Hello Sharon,
I’m in a very similar situation with my mother in law.
She wants us there all the time .
Her husband died 14 years ago and things have not really changed, she simply expects everyone to be there.
Like you, we hate telling her we are going anywhere as we know something will happen, for example, she’ll feel giddy or have some ailment that means we can’t go. We haven’t been on holiday for eight years now.
We have just arranged some care to go in 4 times a week alongside everything we do ( which is considerable) and she’s already told her neighbour she doesn’t know what they’re going to do because she does everything!
We actually provide meals, shopping, order and do medication, washing - you name it we probably do it! She also has a cleaner and gardener.
Please take heed of some of the wise words on this forum. You are at the start of your care journey with your mum, put in the boundaries and expectations NOW, or end up totally stressed out and at your wits end!
Good luck
She’s 95 and going strong, so you could have many years of this ahead
Just remember, that if you love mum enough to care for her 50 weeks a year, she should love you enough to give you 2 weeks off, even if it means residential care.

Soon after my mum went into residential care I went to Crete for the first time, in May. I slept most of the first week.
Mum saw how much good it had done me, and said that I should take the money out of her account for it.
As a result I could afford to go again in September, and again, when I got home, mum said she would pay.

Everyone needs a break. After all, it's in mum's interest. She needs you to be well to keep looking after her!
If your mothers calls are mostly to chat, would she try the Silverline? it is free
Set up by Esther Rantzen who did Childline

https://www.thesilverline.org.uk/
What is The Silver Line Helpline?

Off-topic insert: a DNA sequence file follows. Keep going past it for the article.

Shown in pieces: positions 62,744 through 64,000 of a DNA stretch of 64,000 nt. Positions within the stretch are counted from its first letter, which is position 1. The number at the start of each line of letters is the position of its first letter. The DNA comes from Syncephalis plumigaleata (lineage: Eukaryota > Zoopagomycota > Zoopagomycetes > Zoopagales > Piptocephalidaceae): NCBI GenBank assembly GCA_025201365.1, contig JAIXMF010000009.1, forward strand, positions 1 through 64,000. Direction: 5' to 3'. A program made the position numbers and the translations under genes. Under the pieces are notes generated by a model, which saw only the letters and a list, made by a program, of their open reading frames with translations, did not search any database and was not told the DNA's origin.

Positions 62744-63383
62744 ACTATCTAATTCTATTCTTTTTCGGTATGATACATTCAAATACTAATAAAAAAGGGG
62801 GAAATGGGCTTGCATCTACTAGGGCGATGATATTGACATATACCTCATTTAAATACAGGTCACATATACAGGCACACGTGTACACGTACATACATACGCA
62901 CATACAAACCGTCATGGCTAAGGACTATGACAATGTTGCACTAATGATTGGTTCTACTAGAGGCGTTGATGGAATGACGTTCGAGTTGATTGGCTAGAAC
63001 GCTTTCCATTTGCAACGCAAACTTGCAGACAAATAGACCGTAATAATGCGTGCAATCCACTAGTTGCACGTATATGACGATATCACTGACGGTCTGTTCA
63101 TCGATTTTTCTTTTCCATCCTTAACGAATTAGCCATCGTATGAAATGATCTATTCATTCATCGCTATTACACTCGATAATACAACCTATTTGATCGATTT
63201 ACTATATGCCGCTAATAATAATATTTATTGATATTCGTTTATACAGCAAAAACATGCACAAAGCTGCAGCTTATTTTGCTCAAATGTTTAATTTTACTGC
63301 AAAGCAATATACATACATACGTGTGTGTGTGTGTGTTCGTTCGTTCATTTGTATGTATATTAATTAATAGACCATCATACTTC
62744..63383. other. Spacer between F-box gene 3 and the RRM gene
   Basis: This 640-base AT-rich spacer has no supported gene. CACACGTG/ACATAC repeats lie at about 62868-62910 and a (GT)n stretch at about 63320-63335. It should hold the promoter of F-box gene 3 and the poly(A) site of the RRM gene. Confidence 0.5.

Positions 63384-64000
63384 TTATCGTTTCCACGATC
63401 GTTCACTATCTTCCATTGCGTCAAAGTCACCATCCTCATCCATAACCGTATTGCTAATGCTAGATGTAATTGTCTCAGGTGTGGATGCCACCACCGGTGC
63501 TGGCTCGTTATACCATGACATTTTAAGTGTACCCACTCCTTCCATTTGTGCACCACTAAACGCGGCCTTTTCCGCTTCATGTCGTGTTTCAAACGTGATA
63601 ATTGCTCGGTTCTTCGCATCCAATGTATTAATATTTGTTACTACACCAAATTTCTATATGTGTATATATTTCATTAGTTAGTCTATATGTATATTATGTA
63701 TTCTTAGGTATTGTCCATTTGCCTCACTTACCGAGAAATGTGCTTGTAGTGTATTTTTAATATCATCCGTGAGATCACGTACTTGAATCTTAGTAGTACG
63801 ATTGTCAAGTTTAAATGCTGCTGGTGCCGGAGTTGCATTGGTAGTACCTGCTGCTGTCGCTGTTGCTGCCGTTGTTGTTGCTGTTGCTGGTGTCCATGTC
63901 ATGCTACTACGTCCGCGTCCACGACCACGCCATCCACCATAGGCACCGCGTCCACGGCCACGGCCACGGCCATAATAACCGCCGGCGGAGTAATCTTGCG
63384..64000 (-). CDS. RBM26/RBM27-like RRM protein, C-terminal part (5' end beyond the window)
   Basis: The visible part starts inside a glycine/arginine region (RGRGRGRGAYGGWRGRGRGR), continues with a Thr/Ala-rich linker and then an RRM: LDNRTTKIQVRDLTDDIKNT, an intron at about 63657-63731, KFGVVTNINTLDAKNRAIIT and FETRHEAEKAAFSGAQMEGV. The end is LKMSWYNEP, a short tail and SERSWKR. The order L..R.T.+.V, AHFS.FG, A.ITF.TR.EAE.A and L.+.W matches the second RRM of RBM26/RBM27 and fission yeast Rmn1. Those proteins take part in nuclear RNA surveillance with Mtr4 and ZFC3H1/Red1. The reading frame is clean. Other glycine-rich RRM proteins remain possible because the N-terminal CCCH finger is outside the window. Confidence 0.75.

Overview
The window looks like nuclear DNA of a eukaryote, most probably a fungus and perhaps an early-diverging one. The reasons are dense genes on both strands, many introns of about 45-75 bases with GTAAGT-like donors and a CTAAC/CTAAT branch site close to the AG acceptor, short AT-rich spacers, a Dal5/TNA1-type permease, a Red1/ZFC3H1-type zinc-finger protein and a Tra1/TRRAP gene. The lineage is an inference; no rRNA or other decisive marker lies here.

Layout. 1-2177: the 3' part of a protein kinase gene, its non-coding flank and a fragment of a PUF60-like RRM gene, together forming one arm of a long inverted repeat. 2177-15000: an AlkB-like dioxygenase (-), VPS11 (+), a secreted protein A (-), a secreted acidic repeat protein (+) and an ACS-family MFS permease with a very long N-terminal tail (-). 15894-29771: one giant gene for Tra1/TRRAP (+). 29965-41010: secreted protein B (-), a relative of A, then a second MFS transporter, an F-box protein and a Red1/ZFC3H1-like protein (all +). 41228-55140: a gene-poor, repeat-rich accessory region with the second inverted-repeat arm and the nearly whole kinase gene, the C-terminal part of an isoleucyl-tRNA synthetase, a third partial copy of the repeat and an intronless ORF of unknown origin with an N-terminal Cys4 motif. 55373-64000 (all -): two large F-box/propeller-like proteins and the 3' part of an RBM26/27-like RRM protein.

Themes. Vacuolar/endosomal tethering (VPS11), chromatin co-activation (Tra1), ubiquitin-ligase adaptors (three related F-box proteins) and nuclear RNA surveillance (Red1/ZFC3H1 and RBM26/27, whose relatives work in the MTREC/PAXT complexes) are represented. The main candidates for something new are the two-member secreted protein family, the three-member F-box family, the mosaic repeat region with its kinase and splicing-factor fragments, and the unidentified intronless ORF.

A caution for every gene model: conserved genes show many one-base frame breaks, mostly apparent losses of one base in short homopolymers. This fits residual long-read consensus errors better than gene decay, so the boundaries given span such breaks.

The Silver Line Helpline is a free, 24-hour telephone service for older people across the UK.

We offer friendship, conversation, and support for older people, especially those who may be experiencing feelings of loneliness and isolation.

Also Age UK have telephone befrienders who can phone once a week
Telephone friendship
Get a free weekly friendship call. We'll match you with one of our volunteers. Our service is flexible to suit the different needs of everyone who takes part.


No guarantees that my suggestions are the solution. Just mentioning them in case your mum is open to and ready now for any of them and they help to get her back into circulation and independence.
Jane_22031234567 wrote:
Fri Aug 05, 2022 3:35 pm
Hello Sharon,
I’m in a very similar situation with my mother in law.
She wants us there all the time .
Her husband died 14 years ago and things have not really changed, she simply expects everyone to be there.
Like you, we hate telling her we are going anywhere as we know something will happen, for example, she’ll feel giddy or have some ailment that means we can’t go. We haven’t been on holiday for eight years now.
We have just arranged some care to go in 4 times a week alongside everything we do ( which is considerable) and she’s already told her neighbour she doesn’t know what they’re going to do because she does everything!
We actually provide meals, shopping, order and do medication, washing - you name it we probably do it! She also has a cleaner and gardener.
Please take heed of some of the wise words on this forum. You are at the start of your care journey with your mum, put in the boundaries and expectations NOW, or end up totally stressed out and at your wits end!
Good luck
Good luck